Guided by that experience, while writing David and the Philistine Woman, I set out to reimagine the journey of young David with both a scope and an intimacy that it had not been told before. Over the years, I’ve learned that for a documentary to deliver in depth, it must use both a wide-angle and a close-up lens. That was my mission with this novel: to capture the broad panorama of the epic struggle between the Israelites and the Philistines, while zooming in on the turbulent relationships of David, Jonathan and Saul, and the murderous psyche of Goliath.

Like a powerful documentary, a historical novel can plunge us into a decisive moment in history, make us feel that we are there. It is that intensity, that total immersion in a distant time and place, which I was determined to bring to David and the Philistine Woman.

I have devoted much of my life to the demanding craft of documentary film-making. I respect the power of that unforgiving medium. But a novel can do things that a documentary cannot: evoke the softness of a lamb’s fleece, the delicate aromas of spices in a Jerusalem market, or the stench of rotting corpses on a battlefield. Even more important, a novel can reveal a character’s most private thoughts and feelings too intimate to ever confess on-camera.

I believe that those inner conflicts, the demons that we human beings all wrestle with, have not changed in the thousands of years since that fateful moment when David picked up his stone from the dust of the Valley of Elah. Evil exists now, as it did back then, and that cold fact places a burden on all of us. Because whether or not we look to God for miracles, it is for us to do all that is in our power to fight the good fight in our own time, as young David did in his.

Download a book club resource kit for David and the Philistine Woman here. Learn more about Paul Boorstin here.

Why I Told David’s Story—and Why David Matters Now

Tuesday, August 08, 2017 | Permalink

Paul Boorstin is an award-winning writer, filmmaker, and author of the novel David and the Philistine Woman. He will be blogging here for Jewish Book Council's Visiting Scribe series all week.

The duel of David and Goliath, the ultimate clash of good against evil, is barely a page long in the Hebrew Bible (I Samuel, Chapter 17). The story is so familiar, each of us feels as if we own it. Why was I driven to take my version, the one that I have “owned” since I was a child, and bring it to life?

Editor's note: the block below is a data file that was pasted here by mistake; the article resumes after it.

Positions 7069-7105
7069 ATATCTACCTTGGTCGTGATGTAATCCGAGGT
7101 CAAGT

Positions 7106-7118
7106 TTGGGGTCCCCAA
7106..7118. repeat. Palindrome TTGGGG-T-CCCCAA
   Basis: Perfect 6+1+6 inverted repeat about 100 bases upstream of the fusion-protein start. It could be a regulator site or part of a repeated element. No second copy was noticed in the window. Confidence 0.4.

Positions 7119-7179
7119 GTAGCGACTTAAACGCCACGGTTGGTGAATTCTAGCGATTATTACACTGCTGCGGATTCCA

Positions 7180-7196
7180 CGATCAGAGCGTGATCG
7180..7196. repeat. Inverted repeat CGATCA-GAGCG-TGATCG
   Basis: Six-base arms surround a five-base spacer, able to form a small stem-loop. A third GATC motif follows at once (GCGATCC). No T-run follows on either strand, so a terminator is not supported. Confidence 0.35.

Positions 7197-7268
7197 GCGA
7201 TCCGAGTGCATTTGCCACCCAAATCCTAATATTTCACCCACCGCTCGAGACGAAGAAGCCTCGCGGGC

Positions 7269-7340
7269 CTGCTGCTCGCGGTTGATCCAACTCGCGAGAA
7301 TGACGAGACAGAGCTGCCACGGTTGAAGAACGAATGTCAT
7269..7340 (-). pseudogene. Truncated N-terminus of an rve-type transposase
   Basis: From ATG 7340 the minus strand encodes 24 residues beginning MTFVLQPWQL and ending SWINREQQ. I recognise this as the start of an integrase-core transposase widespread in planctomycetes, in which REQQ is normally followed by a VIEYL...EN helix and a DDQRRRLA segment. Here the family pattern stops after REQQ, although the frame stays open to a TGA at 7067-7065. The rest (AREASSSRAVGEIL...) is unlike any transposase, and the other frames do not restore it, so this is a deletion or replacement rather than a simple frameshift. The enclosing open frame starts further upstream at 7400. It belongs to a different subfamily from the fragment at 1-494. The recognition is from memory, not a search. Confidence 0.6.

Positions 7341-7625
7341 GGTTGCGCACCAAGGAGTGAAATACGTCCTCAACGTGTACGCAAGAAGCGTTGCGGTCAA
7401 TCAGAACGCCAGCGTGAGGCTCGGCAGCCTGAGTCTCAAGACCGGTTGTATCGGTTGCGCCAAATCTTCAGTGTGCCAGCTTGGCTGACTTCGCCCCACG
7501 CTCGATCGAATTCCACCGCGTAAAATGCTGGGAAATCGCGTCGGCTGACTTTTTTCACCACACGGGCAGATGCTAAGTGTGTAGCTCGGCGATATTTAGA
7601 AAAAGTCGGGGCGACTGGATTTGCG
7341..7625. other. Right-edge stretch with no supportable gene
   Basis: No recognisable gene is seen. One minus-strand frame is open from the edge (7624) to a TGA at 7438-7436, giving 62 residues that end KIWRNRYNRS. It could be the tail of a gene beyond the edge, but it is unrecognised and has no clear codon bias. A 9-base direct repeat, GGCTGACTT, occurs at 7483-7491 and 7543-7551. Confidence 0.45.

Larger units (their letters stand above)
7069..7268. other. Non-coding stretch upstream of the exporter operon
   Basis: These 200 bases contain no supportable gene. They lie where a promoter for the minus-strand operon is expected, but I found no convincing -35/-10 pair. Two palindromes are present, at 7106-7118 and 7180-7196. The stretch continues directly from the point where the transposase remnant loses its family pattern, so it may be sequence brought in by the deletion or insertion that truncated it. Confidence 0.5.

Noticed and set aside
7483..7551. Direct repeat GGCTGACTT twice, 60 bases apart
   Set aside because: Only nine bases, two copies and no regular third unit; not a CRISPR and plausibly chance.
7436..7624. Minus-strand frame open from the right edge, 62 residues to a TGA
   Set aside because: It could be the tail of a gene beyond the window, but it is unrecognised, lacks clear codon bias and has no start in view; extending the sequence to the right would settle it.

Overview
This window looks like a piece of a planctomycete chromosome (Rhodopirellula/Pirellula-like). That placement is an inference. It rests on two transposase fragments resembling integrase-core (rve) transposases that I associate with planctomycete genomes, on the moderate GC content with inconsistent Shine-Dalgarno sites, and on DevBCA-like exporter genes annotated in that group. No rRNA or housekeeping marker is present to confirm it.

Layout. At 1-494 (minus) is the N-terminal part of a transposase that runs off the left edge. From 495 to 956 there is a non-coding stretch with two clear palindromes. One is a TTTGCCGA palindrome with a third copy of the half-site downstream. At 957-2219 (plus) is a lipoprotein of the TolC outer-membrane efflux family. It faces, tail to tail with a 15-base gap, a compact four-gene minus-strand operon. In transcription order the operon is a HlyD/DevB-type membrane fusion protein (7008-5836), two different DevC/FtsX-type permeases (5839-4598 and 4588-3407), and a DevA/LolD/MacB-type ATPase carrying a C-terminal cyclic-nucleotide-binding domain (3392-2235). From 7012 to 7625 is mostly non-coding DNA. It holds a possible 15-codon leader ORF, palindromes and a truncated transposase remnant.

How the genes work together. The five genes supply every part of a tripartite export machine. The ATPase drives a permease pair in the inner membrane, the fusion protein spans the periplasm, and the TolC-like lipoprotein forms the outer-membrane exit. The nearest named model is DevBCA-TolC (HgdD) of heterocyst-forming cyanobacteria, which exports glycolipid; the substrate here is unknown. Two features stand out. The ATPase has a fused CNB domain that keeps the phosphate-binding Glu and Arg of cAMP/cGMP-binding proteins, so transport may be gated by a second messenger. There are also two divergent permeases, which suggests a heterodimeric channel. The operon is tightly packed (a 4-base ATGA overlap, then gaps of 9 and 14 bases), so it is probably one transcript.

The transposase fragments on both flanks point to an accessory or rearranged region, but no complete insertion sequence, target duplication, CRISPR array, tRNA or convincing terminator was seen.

Growing up in Chicago as a Jewish kid with thick glasses and zero athletic ability, I was always the last to be picked for baseball, football, soccer, you name it. So when I learned at our synagogue about the unimposing David triumphing over the giant Goliath, I instantly chose the little guy as my role model. I was soon inspired by other “Davids” in history—from Joan of Arc to Nelson Mandela—underdogs triumphing over impossible odds. At the top of my list, of course, were the Jewish people, who for centuries were persecuted exiles, yet who overcame fearsome obstacles through spiritual strength.

Half a century after I first discovered him, young David is still my favorite “super-hero.” I find in his life the true meaning of heroism: as much a matter of moral character as physical courage. Beginning with the biblical text, I reimagined David’s story based on the narrative I envisioned between the lines, to discover what mysteries and surprises might be hiding there. My purpose in writing David and the Philistine Woman was to broaden the scope of the narrative to encompass the conflict of the Israelite and Philistine peoples. I also wanted to focus on the minds, motives and hearts of some of the Bible’s most fascinating figures, along with original characters—male and female—that I created.

While writing David and the Philistine Woman, I was determined to remain faithful to the spirit of the Biblical original. Beyond that, I wanted my novel to show that what links people of goodwill is not so much the god they worship as it is their bond of common humanity and shared compassion.

Researching the early years of the Hebrew Bible’s most beloved figure, I was surprised to discover a young man who is still a hero for us in the twenty-first century: For unlike Moses or Abraham, young David, as depicted in my novel and in the Bible, does not hear the voice of God. He must seek out that voice in the stirrings of his own heart. That is the spark that kindled my passion to tell this story. For like David, in our troubled world we must do the right thing without God whispering a command in our ear to direct our actions.

By the end of David and the Philistine Woman, David learns that whether or not it is ordained in heaven, nothing of value is achieved here on earth unless it is done by human hands. The task has never been more urgent for us than it is today.

Download a book club resource kit for David and the Philistine Woman here. Learn more about Paul Boorstin here.